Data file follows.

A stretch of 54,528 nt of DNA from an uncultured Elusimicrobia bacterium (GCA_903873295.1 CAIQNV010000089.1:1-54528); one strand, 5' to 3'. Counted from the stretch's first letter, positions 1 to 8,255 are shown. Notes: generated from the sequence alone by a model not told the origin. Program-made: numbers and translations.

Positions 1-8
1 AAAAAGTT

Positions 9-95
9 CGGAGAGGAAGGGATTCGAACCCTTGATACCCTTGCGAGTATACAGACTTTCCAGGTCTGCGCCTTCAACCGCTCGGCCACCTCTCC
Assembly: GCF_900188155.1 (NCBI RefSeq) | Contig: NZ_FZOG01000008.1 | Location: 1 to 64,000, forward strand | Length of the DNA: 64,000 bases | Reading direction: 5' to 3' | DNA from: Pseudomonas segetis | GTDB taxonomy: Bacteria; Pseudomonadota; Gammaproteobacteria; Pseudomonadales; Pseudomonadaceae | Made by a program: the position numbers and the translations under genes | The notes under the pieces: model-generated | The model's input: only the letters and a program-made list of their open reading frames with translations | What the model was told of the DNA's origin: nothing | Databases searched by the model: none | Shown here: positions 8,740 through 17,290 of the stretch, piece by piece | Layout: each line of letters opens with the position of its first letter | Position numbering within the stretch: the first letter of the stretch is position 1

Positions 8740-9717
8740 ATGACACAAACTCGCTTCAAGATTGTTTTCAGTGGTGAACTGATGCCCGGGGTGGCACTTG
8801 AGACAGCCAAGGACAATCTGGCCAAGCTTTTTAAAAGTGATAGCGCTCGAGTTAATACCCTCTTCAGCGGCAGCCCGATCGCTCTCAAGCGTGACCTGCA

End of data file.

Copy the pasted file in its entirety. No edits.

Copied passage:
A stretch of 54,528 nt of DNA from an uncultured Elusimicrobia bacterium (GCA_903873295.1 CAIQNV010000089.1:1-54528); one strand, 5' to 3'. Counted from the stretch's first letter, positions 1 to 8,255 are shown. Notes: generated from the sequence alone by a model not told the origin. Program-made: numbers and translations.

Positions 1-8
1 AAAAAGTT

Positions 9-95
9 CGGAGAGGAAGGGATTCGAACCCTTGATACCCTTGCGAGTATACAGACTTTCCAGGTCTGCGCCTTCAACCGCTCGGCCACCTCTCC
Assembly: GCF_900188155.1 (NCBI RefSeq) | Contig: NZ_FZOG01000008.1 | Location: 1 to 64,000, forward strand | Length of the DNA: 64,000 bases | Reading direction: 5' to 3' | DNA from: Pseudomonas segetis | GTDB taxonomy: Bacteria; Pseudomonadota; Gammaproteobacteria; Pseudomonadales; Pseudomonadaceae | Made by a program: the position numbers and the translations under genes | The notes under the pieces: model-generated | The model's input: only the letters and a program-made list of their open reading frames with translations | What the model was told of the DNA's origin: nothing | Databases searched by the model: none | Shown here: positions 8,740 through 17,290 of the stretch, piece by piece | Layout: each line of letters opens with the position of its first letter | Position numbering within the stretch: the first letter of the stretch is position 1

Positions 8740-9717
8740 ATGACACAAACTCGCTTCAAGATTGTTTTCAGTGGTGAACTGATGCCCGGGGTGGCACTTG
8801 AGACAGCCAAGGACAATCTGGCCAAGCTTTTTAAAAGTGATAGCGCTCGAGTTAATACCCTCTTCAGCGGCAGCCCGATCGCTCTCAAGCGTGACCTGCA